We've done a lot of fully crewed racing together, including at least one Halifax and a Bermuda race on Nirvana, a beautiful maxi that was based out of Marblehead.

Nirvana on the starting line in Newport at the 2006 Bermuda Race

Sadly, her owner, Charlie Kiefer, passed away in December of 2013.

Friday, August 7, 2015

Ida Lewis Distance Race

To be perfectly honest, I have a major problem with this race. Any shorthanded sailor who knows me has probably heard me bitch about it. There are two races on the eastern seaboard that restrict Jeroboam from entering: Ida Lewis Distance Race (ILDR) and the Vineyard Race. They do so by setting rating restrictions on entries. Why? Because the organizers are more concerned with getting the party started post-race than they are attracting boats to their races.

ILDR even more absurdly may allow boats with a handicap slower than 128 sec/mile to enter but even if they do, they're required to race with a rating of 128. This means that they have zero interest in providing a fair competition to 56.7% of the registered PHRF boats in Narragansett Bay. I have never heard of another race doing this. ILDR is uniquely idiotic.

Any boat with a handicap lower than 128 can cross the starting line with a reasonable expectation of doing well among their peers. If they prepared their boat well, trained, studied the course’s tactical features and sail well, they might just win. Any boat with a handicap higher than 128 can cross the starting line knowing that they are at a distinct disadvantage to all the boats with a rating of 128 or less. It doesn’t matter how well prepared their boat is, or how hard they and their crew trained, or how well they sailed, their corrected time will not be reflective of their boat’s performance characteristics because the race committee don’t want them to win. They don’t want to employ the PHRF rating methodology to allow dissimilar boats to complete on a level field, only those with a rating of 128 or faster. All the others don’t deserve the same courtesy. They are subjected to different rules because ILDR has no interest in attracting them to their race. They would rather they stay home, or if they insist on entering, lose.

In their mind there are two classes of boat owners. The welcomed class of owners whose boats have a rating of 128 or faster. No need to apply for entry, just sign up and come on down. They’re happy to have them. The unwelcomed class owns boats whose rating is slower than 128. First they must apply for entry, submit a sailing resume and provide documentation of past racing performance. If, and only if, their entry is accepted, they are forced to race with a handicap that was not assigned to their boat by the regional authority, rather one that gives them a slim to zero chance of a fair competition. When scoring the race, the race committee will then proceed to break their own rule as stated in the Notice Of Race, section 5.2.a, “PHRF Boats will be scored based on ratings assigned by PHRF Association of Narragansett Bay.” No, the race committee will do no such thing for the unwelcome class of boats. Instead it will use a rating other than that assigned by the PHRF Association of Narragansett Bay. It will use the arbitrary rating of 128. If the unwelcomed class of entrants doesn’t like it, they can stay home and write blog posts like this one. Or in my case, borrow a boat from a friend that meets their idiotic rating cap.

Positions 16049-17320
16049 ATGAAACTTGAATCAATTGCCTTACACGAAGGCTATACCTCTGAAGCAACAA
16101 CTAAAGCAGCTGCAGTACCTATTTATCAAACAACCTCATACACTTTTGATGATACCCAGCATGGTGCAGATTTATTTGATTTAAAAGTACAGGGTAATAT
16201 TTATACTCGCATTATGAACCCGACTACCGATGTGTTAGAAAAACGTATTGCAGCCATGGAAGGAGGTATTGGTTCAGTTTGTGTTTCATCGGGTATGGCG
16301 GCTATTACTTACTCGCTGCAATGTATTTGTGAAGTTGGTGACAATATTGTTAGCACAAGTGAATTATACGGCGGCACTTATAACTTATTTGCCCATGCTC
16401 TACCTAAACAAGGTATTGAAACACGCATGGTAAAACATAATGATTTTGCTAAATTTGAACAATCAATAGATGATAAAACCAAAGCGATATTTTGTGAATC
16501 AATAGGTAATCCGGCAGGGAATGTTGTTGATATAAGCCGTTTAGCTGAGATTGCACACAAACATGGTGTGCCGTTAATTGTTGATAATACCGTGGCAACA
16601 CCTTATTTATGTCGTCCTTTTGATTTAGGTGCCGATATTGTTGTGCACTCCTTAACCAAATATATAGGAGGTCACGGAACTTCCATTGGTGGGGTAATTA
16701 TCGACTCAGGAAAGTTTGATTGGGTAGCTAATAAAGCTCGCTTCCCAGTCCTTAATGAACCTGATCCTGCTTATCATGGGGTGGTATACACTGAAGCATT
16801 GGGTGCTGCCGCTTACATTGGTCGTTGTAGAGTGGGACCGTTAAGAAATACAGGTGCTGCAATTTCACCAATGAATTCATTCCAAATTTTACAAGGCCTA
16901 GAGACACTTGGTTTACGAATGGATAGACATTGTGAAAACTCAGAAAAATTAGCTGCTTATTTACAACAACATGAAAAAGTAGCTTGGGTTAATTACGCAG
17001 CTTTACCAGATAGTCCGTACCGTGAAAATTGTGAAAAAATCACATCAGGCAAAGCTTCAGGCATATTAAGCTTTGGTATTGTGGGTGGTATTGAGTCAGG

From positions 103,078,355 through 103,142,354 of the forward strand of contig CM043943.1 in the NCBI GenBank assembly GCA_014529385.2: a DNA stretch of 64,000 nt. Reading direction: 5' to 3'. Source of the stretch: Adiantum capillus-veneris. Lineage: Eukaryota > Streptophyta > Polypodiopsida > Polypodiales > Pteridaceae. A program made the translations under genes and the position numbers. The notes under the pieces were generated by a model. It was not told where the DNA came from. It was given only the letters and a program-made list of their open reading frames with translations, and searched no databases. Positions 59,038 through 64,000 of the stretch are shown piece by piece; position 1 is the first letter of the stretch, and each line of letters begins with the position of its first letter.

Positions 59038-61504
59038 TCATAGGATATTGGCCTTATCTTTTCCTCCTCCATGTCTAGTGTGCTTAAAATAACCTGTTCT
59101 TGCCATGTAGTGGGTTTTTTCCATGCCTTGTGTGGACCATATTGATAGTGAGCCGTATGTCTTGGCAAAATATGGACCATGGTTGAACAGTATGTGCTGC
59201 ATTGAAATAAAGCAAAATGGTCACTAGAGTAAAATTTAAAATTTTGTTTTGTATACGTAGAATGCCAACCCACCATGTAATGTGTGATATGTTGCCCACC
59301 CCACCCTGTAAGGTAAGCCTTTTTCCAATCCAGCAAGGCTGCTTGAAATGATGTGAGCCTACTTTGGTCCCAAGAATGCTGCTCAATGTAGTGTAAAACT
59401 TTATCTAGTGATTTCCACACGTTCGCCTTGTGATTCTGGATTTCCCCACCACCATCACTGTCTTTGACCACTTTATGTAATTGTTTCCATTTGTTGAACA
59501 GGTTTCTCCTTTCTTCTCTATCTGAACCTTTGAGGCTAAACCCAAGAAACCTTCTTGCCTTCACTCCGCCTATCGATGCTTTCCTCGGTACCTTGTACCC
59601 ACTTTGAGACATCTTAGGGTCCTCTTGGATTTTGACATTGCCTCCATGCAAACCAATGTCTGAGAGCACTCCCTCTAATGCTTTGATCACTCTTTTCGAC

I enjoy racing too much to simply boycott this race. Instead, I will do what I always do: try to prepare to a greater degree than my competition, study the course/weather/tactics longer and harder than my competition and sail to the best of my ability. And thank Mike Piper profusely for letting me enter his boat.

Race starts Friday, August 14 around noon and will likely finish sometime Saturday afternoon (the race committee will choose a course short enough based on the wind forecast so their precious post-race party starts on time). Here's the likely course they will select:

Here are the current entries.

Wednesday, August 5, 2015

Training on Great American IV

Rich and I have had some good training sessions on Great American IV since we brought it down from Maine last month. There are still lots of refining going on with the new electronics and autopilot but that's always the case.

Here's Rich with the very large, masthead asymetrical kite:

And some cockpit spaghetti:

Wednesday, July 22, 2015

Shorthanded Sailor Gathering

We had a fun outing at the Barrleman last night. It started with Ryan Wilson and I just wanting to get together to discuss our upcoming Ida Lewis campaign and ended up being a 15+ person gathering of some of our best sailing buddies and competitors.